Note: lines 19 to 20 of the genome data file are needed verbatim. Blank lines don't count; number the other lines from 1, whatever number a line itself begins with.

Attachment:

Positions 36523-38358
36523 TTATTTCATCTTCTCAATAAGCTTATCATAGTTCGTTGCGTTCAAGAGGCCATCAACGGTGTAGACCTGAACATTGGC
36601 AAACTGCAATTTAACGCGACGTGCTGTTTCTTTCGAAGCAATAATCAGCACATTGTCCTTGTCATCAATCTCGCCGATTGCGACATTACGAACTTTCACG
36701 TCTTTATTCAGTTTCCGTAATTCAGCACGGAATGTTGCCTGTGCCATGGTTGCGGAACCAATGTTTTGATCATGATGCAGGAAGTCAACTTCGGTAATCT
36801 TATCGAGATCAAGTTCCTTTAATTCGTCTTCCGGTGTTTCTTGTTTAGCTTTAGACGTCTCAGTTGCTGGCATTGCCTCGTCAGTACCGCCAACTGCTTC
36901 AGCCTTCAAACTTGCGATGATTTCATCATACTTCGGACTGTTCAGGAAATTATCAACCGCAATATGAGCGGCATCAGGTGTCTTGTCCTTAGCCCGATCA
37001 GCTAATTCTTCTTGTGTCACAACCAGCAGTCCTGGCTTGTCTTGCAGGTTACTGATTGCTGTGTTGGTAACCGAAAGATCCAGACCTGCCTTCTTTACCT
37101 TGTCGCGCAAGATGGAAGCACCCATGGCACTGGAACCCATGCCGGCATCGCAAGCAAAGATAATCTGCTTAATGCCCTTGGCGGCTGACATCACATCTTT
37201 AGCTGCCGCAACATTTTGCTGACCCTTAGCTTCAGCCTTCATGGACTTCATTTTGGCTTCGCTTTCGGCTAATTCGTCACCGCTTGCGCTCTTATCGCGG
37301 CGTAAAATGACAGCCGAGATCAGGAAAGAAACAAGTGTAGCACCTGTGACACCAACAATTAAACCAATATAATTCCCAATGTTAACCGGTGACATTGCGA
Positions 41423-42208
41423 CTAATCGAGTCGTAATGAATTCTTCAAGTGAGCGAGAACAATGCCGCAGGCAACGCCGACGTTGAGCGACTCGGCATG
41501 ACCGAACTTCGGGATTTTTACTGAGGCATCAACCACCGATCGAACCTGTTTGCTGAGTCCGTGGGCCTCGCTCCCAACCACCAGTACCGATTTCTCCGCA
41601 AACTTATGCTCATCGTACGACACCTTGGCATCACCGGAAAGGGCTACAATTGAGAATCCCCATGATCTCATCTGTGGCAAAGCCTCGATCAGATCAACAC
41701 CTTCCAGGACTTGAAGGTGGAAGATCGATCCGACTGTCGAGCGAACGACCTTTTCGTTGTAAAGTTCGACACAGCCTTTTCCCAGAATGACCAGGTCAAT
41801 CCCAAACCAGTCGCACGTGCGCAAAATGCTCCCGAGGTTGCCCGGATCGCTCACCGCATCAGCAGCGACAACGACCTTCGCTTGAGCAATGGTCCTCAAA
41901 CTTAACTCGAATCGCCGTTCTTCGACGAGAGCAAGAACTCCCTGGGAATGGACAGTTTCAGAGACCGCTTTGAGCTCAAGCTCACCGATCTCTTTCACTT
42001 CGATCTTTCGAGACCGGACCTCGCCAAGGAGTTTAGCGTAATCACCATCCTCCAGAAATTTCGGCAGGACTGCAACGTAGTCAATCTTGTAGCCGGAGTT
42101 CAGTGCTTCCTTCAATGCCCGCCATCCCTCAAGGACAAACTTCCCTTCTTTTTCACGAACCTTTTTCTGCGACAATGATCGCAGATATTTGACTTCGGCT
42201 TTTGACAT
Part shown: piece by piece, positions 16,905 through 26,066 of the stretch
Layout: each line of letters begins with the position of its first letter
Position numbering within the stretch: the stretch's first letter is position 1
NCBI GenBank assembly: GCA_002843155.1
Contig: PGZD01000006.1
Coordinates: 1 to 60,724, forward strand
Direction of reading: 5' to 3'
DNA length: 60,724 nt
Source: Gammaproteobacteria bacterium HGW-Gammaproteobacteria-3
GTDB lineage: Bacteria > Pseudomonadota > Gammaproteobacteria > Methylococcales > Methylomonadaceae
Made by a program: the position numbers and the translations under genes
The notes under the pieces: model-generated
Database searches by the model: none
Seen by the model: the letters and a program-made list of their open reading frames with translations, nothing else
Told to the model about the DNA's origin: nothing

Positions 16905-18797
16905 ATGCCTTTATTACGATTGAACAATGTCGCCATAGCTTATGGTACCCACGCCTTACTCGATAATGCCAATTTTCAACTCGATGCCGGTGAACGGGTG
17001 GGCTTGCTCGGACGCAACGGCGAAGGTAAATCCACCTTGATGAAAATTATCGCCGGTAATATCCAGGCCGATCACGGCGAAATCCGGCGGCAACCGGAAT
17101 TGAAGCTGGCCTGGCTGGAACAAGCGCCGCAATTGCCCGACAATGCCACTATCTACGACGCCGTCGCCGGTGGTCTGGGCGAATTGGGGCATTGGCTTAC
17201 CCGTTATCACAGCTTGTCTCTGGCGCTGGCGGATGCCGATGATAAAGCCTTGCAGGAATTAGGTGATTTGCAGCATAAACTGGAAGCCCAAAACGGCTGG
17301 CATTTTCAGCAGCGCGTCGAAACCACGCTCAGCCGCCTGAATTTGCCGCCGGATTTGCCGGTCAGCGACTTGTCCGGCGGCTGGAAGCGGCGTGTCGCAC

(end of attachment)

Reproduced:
42101 CAGTGCTTCCTTCAATGCCCGCCATCCCTCAAGGACAAACTTCCCTTCTTTTTCACGAACCTTTTTCTGCGACAATGATCGCAGATATTTGACTTCGGCT
42201 TTTGACAT